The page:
“Relying on others is creating inequalities even at the village level. Anthropecene is characterised by dominance of people over others. We have been the victims of this but even those who created it are suffering. Let us have our own solutions,” she said.

Mr. Joseph Matowanyika of Chinhoyi University, Zimbabwe emphasised the integration of African indigenous knowledge systems (IKS) into national plans to address climate change.

“Our forefathers had unique ways of addressing natural disasters. This knowledge is available. All the ancient games have hidden wisdom that can solve the problems we are facing now. Our fathers knew crop rotation, grain storage among other gems. Let’s harness and use this knowledge,” Mr. Matowanyika said.

Mr. Laban Ogallo, University of Nairobi, urged for the use of historical data which is available to solve climate problems.

“The future is now.  Indigenous knowledge is vital and we should make use of it together with right technologies to predict the future,” he said.

Mr. Buruhani Nyenzi, a consultant from Tanzania called for meteorologists to be involved in the negotiations to provide good climate information.

“Combine adaptation and CIS for good results and advocacy on how to apply this knowledge at the grassroots,” Mr. Nyenzi said.

On his part, Mr. Amos Makarau, formerly of Zimbabwe Meteorological Services called for the integration of IKS in early warning systems in in-country networks to increase observation and fill gaps in spatial coverage.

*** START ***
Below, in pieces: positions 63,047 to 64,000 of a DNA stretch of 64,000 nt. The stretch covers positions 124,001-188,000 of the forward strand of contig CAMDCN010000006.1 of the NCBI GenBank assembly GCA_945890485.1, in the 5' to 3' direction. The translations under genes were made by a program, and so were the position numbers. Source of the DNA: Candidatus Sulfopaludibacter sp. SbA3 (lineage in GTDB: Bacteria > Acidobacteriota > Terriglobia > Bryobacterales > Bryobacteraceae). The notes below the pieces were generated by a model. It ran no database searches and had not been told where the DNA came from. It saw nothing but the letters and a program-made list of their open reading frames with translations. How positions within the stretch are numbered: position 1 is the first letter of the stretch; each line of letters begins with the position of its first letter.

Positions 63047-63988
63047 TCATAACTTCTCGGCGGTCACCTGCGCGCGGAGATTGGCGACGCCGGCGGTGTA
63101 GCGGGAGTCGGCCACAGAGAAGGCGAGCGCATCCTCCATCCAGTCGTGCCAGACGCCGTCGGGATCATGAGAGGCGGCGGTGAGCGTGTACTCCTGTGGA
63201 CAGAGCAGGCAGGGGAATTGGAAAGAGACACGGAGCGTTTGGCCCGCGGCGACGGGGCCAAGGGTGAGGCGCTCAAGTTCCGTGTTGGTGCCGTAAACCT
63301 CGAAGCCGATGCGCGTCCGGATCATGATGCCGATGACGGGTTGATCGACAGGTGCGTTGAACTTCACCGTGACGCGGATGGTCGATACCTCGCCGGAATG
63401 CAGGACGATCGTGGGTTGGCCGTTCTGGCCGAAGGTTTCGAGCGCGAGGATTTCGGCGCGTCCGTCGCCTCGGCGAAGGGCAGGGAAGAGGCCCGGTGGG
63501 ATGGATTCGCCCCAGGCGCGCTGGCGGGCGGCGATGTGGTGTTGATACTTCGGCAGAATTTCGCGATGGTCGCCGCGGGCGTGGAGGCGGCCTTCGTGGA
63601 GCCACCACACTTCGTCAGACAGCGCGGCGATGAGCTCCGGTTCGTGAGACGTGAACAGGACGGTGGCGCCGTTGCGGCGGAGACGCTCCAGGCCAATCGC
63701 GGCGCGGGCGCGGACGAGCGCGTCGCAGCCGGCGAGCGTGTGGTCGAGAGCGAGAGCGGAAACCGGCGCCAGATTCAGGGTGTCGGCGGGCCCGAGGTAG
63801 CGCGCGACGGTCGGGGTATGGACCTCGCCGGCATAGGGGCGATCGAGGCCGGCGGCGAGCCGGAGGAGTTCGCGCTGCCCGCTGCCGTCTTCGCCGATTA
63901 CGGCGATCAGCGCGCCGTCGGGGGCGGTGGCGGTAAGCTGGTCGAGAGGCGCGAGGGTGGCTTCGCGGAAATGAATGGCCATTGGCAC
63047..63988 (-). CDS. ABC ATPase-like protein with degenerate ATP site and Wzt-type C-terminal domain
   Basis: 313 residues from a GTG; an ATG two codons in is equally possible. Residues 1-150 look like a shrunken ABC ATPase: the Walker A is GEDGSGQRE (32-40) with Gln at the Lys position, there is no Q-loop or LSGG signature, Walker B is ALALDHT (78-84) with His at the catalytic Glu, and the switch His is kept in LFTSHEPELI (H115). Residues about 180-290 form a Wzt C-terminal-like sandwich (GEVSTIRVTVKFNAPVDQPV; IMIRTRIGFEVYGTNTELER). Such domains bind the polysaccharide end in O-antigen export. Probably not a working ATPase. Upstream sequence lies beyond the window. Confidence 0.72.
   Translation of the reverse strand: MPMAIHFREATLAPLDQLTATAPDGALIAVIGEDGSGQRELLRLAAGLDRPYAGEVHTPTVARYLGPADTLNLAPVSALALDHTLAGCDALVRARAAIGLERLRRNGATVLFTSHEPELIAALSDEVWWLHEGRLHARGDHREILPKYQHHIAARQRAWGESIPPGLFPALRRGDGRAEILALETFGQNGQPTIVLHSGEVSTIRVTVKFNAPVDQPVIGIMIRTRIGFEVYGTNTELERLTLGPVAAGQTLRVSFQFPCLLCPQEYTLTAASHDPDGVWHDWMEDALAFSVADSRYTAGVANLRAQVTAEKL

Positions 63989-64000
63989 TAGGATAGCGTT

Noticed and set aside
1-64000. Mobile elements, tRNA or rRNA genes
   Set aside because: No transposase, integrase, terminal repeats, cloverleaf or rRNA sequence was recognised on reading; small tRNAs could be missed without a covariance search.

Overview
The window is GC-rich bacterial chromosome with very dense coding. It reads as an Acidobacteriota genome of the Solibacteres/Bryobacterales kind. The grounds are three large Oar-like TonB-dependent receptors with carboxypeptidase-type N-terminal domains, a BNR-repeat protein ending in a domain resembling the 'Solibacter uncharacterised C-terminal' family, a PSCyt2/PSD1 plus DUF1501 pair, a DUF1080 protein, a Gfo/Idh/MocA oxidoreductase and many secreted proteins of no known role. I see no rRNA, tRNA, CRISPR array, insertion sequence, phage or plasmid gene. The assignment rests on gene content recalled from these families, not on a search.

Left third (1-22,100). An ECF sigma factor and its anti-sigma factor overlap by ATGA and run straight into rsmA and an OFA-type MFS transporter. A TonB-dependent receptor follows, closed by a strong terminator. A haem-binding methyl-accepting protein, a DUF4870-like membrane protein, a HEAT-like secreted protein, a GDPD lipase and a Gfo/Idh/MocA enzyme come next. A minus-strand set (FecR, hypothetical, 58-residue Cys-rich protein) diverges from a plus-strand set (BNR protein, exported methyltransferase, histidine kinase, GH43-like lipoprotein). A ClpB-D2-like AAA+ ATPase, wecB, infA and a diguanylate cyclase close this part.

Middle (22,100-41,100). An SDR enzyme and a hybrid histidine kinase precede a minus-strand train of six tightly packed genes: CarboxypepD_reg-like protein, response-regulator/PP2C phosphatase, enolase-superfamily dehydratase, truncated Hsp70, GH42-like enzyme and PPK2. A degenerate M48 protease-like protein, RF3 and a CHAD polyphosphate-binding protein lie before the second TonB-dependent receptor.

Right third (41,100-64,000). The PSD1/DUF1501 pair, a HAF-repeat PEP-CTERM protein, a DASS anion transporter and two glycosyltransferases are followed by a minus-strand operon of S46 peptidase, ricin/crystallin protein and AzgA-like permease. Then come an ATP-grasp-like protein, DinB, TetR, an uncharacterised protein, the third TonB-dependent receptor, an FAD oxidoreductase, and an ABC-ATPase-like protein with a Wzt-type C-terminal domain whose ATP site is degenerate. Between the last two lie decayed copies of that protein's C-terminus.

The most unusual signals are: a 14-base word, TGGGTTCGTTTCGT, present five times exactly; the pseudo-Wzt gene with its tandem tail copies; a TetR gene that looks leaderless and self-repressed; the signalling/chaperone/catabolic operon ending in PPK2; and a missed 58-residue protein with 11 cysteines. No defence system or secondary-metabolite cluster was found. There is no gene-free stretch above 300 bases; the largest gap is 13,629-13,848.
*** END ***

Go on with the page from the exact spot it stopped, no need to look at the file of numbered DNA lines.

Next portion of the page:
He stressed the need to regulate issuance of climate information to protect producers and users.

Mr. Emmanuel Marfo, a Ghanaian Member of Parliament, noted that; “We need to understand how politics play out in international negotiations. Parliament is key in integrating CIS in budgets because they make legislations. Legislators should thus be involved in all issues related to climate change.”

Youth representatives at the meeting advocated for their greater inclusion in decision making forums.

“Expose the youth to challenges of policy making now so that they can know how better to find solutions rather than just be observers as the region suffers,” said Chinma George from Nigeria.

Barbara Nakangu from Makerere University, Uganda, urged the youth to join politics and be part of decision and policy making.

On the globes’ continued warming, Mr. Webster Whande of CDKN, South Africa, said the continent should develop tools to assess its collective progress of achieving the 1.5 degrees centigrade.

Mr. Robert Mbeche of Jomo Kenyatta University of Agriculture and Technology, Kenya, added that various agreements under UNFCCC and other agreements have not slowed down carbon emissions and temperatures were rising towards 3 degrees centigrade.

Mr. John Maesela of the Department of Environmental Affairs, South Africa, called on all African countries to join and support the Africa adaptation initiative, which focuses on loss and damage, strengthening policy and institutional frameworks and promoting grassroots implementation.

He added that the initiative is striving for concrete results for extreme events like droughts and floods and strengthening national implementing agencies for adaptation.

For continued development of solutions for the continent, Mr. James Kinyangi of the AfDB urged African countries to engage with the bank.

The more than 170 participants in attendance recommended that engineers, climate resilience experts and disaster risk managers should work together to save the continent from losing money on infrastructure such as roads, bridges that are being washed away by floods yearly.


Issued by:

Communications Section
Economic Commission for Africa